Contrary to reports that President Trump is considering benching his newest attorney, former New York City Mayor Rudy Giuliani, following a series of disastrous and revealing interviews last week, Giuliani just confirmed to CBS News during an interview with correspondent Paula Reid that Special Counsel Robert Mueller has rejected the Trump legal team's request to answer investigators' questions in a written format.
That contradicts claims (also made by Giuliani last week) that it would be at least a few weeks before Trump's legal team would have any insight into Mueller's decision.
Trump's team had been pushing for Mueller to accept written questions to help the president - whose tendency toward embellishment has been well-documented - avoid a perjury trap.
If Trump does assent to being interviewed, the questioning likely wouldn't take place until after his historic summit with North Korean leader Kim Jong Un.
Giuliani told Reid that he and the president's legal team continue to be in communication with the special counsel, but that he wants to have a better sense of the facts before engaging in formal negotiations about a possible interview.
Giuliani said Mr. Trump's team also wants some issues to be off-limits, although he wouldn't elaborate on which ones, and they want a time limit for the interview.
In addition, Giuliani also told Reid he'd want to know whether the interview would become public, and whether they would have the chance to issue a rebuttal to anything alleged by the special counsel.
If they can come to an agreement on the terms of an interview, Giuliani says he would like to wait until after the North Korea summit to prepare Mr. Trump. He believes that it would take several days to prepare the president for this kind of interview and he would not want to take him away from preparing for talks with North Korea.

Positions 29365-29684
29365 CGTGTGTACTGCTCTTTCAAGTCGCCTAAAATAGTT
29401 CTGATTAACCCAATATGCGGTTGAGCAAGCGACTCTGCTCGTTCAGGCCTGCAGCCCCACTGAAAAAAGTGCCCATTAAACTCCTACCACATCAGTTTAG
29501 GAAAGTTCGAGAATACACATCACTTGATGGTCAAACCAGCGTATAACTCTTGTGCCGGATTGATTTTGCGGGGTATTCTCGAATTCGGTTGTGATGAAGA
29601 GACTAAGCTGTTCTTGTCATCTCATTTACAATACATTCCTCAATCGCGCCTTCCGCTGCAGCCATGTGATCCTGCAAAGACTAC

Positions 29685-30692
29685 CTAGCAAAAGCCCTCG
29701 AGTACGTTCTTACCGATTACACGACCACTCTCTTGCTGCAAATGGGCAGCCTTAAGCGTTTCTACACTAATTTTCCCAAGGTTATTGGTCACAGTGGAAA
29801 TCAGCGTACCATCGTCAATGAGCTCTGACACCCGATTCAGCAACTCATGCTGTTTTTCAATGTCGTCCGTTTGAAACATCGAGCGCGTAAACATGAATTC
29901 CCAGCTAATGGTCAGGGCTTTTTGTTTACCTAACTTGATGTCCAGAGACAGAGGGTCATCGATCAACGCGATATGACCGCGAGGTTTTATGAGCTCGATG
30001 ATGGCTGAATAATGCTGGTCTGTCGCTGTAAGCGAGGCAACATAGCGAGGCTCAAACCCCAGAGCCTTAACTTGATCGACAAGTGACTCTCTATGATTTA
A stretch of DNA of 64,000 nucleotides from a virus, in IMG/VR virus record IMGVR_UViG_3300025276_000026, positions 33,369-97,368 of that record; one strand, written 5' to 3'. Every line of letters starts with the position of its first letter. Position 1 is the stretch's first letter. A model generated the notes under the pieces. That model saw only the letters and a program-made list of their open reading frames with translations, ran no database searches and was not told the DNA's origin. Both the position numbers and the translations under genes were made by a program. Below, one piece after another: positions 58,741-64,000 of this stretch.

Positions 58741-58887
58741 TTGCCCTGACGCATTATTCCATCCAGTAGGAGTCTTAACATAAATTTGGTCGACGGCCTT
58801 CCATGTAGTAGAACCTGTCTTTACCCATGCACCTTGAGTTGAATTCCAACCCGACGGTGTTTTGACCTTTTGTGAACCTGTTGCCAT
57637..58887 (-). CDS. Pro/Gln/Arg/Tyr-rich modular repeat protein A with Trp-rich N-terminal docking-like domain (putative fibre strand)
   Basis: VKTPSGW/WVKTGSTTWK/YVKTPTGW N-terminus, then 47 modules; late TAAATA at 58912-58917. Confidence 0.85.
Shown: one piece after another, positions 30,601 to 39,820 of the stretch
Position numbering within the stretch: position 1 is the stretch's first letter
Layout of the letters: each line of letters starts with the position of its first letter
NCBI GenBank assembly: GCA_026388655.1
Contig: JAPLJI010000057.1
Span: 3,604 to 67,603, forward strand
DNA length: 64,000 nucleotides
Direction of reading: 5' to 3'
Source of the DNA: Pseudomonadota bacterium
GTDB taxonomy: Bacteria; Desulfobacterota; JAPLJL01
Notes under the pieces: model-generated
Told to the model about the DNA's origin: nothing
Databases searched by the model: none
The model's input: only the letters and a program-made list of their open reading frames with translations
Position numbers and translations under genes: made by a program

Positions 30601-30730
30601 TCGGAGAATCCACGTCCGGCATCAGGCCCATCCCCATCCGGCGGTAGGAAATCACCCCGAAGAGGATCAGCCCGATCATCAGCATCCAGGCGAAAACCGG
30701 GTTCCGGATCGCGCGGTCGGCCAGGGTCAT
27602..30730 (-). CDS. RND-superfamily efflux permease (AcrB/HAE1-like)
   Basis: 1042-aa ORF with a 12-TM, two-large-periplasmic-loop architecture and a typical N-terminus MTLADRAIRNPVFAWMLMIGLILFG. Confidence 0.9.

If negotiations are not successful and Mr. Trump is subpoenaed, he will fight it, Giuliani said. The case would likely end up at the Supreme Court.
Giuliani, who is apparently Trump's point man during negotiations with the Mueller team (the two man have a decades-long working relationship), last week said that if Trump does sit for an interview, it would last only a few hours - and certainly wouldn't resemble the marathon 12-hour long questioning sessions to which some Trump associates (Steve Bannon, for example) have been subjected.
This is just the latest sign that Trump and his legal team are leaning toward rejecting Mueller's interview request. It's widely expected that the special counsel will then seek to subpoena the president, which could trigger a constitutional crisis that would need to be resolved by the Supreme Court.